The Environmental Protection Agency (EPA) has planted 1000 seedlings of different species on a five-acre land at Kyebi in the Eastern Region.
The Acting Executive Director of EPA, John Pwamang, explained that the exercise is to promote the planting of tress on reclaimed galamsey lands and create awareness for action in the protection of the environment towards the World Environment Day .
Several students drawn from second cycle institutions, officials of EPA, and the Okyenman Environmental Council took part in the two-hour tree planting exercise. The seedling species included mango, acacia, tick, mahogany and cedrela. Mr Pwamang pointed out that the nation was endowed with a lot of natural resources but in a bid to use them over the years to propel economic development, rules to preserve the environment to make it sustainable have been ignored.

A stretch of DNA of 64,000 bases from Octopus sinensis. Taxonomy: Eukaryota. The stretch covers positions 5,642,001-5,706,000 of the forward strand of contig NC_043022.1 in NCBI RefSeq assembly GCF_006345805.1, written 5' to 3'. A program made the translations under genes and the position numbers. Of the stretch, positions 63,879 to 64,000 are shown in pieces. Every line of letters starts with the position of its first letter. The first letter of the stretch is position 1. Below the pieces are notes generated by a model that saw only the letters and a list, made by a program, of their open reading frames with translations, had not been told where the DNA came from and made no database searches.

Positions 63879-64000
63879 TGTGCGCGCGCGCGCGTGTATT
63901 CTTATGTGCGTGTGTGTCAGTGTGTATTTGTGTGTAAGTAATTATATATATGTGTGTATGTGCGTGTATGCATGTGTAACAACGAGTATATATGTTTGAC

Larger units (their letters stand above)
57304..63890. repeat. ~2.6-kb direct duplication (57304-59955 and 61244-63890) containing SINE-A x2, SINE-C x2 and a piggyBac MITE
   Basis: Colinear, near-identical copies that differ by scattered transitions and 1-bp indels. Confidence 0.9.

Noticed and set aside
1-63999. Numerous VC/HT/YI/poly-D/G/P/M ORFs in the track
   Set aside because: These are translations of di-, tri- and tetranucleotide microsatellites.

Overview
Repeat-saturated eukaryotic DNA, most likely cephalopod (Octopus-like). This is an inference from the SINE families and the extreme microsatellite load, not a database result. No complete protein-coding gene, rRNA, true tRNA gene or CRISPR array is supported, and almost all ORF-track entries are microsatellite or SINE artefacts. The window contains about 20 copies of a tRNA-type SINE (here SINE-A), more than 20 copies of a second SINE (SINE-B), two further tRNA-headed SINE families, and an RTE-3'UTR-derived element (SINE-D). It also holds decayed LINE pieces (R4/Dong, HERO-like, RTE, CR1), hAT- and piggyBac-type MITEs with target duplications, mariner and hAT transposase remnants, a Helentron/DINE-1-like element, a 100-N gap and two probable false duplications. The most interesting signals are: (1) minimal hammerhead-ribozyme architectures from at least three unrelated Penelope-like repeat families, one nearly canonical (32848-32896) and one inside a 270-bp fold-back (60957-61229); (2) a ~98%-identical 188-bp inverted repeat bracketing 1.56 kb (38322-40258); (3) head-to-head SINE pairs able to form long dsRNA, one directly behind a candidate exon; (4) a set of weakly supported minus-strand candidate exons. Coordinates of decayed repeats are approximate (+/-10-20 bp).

“For the illegal mining sites, we have to work on them as a case study of reclaiming land by planting the seedlings,” he said.
“Trees are very important. They are part of the basic form of life. Many water bodies have sources from forest.”
He said the Greening Ghana project will see the Agency devote resources every year to sustain the environment especially at dry areas.
“It is also in line with the trans-Africa programme to create a green world to block the Sahara desert from coming southwards.”
He added that the reclaiming of galamsey lands was critical because lots of the nation’s river bodies take their source from forest, where the illegal mining takes place. The theme for this year’s World Environment Day is ‘Connecting People to Nature from Cape Three Point to Bawku’ and would be marked on Monday, June 5 at Kyebi in the Eastern Region.